shade gardens

Plants for a Shade Garden

Make a Shady Oasis in Your Yard

Make an oasis in the shady spots in your  yard with plants that thrive in a shade garden. You can have a lovely display of greens and colors on the north side of a house, under tree canopies or in a corner that gets little direct sunlight. These are the spots you have likely struggled with to landscape. Great shade gardens use plants of varying heights and types, different textures, and light-enhancing colors. Like a walk through a woodland, a planned and properly planted shade garden can be an oasis of cool, restful shade in the heat of summer.

Shade Garden Plants

Many people think that shade-loving plants don’t have much color except green. It’s true that hostas, ferns and mosses thrive in the shade, but many other plants with colorful and interesting blooms prefer to grow with a cool and shaded root bed, but with their foliage in the light, or in a semi-shaded area.

Inviting hostas line this shady path

Inviting hostas line this shady path

White flowers and light coloured or mottled foliage seem to add a glow in a shady spot, as do varied shades of green. If you’re looking for just one plant to add to your shady corners, then the hostas, with their many varieties of size, leaf shape, and color are one of the best choices. There are, however, many others.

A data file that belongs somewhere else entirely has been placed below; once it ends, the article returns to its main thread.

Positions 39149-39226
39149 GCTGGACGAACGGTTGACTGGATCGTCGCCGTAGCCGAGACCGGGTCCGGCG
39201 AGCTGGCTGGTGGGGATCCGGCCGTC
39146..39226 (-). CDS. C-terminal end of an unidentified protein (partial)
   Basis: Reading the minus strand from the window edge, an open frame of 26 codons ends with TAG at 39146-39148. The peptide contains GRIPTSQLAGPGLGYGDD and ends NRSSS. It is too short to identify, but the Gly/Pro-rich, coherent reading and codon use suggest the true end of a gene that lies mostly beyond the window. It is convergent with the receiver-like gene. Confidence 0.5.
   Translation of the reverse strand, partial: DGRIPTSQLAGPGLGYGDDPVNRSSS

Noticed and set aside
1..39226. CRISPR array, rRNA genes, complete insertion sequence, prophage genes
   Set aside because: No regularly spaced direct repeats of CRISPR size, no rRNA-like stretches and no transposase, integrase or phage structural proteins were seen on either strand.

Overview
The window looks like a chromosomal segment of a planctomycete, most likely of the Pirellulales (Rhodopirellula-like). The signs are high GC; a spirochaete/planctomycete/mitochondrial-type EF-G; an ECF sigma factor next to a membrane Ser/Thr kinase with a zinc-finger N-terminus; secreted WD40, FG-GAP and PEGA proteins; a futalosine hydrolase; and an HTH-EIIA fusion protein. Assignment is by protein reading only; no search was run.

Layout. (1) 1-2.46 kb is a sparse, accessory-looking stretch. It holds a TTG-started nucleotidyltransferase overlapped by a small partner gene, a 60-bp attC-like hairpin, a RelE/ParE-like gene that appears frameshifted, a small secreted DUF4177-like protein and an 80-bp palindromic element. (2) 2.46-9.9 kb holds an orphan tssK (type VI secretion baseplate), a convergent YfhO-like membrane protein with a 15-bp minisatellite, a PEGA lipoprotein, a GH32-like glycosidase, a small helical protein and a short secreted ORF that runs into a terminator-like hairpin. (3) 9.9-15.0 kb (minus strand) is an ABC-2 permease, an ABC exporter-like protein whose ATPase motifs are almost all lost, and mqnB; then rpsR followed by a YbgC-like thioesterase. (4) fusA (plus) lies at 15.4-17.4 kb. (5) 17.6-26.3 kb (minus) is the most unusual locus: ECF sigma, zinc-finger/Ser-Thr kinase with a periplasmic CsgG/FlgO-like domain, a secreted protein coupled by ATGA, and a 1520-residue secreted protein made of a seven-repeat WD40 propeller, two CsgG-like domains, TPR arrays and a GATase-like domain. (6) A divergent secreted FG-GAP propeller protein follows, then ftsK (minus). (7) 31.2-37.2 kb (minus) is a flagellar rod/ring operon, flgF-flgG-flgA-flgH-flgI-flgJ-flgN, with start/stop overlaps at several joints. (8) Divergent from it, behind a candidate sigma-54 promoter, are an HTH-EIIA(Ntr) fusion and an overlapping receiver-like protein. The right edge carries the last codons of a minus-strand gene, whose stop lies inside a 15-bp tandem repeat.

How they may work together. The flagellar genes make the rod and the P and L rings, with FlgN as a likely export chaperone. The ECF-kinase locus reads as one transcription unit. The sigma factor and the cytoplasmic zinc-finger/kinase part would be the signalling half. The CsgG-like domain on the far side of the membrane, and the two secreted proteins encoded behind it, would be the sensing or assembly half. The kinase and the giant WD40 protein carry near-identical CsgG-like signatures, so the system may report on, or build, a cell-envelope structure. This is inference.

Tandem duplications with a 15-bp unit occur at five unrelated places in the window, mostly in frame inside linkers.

Pulmonaria, commonly known as lungwort, is one of the earliest flowers in the spring, bringing shades of brilliant blue and hot pink to the garden. But it’s the foliage that makes it stand out in a shady corner. Its green leaves are spotted with white, making it stand out in the shade.

shade garden

Arching stems of the White Bleeding Heart add spots of light.

Bleeding Heart

Delicate looking Bleeding Hearts (Dicentra var.) are right at home in partial shade, with rich moist soil. There are white flowered forms which can add that touch of brightness, or the more familiar pink flowered ones. By choosing the fringed-leaf varieties, you also add a textural interest.


Feathery flowered astilbes are one of the more common stand-by plants for shady spots. With fern-like and delicate foliage and plumes of flowers in pinks, lavender, red or white waving in the air, they add an airy, light quality to a shade garden. Astilbes can be from a few inches to a few feet in height, and over twenty species or hybrids are available. Although they grow well in shade, the astilbe appreciates a couple of hours of dappled sunlight every day.


Jack-in-the-Pulpit is a native wildflower that is easily grown in shade gardens. Both leaves and flower appear in early spring, and after the flower fades, the bright red berries last for much of the summer. Because it is native to woodlands, it grows best in rich and moist soil.

More Natives Gone Tame

Another shade-loving native plant that has been cultivated is Heuchera. These generally do best in light shade, and do well in almost any type of soil. With its compact habit, attractive mat of colorful leaves and fine upright stems of tiny flowers, it is a great specimen plant.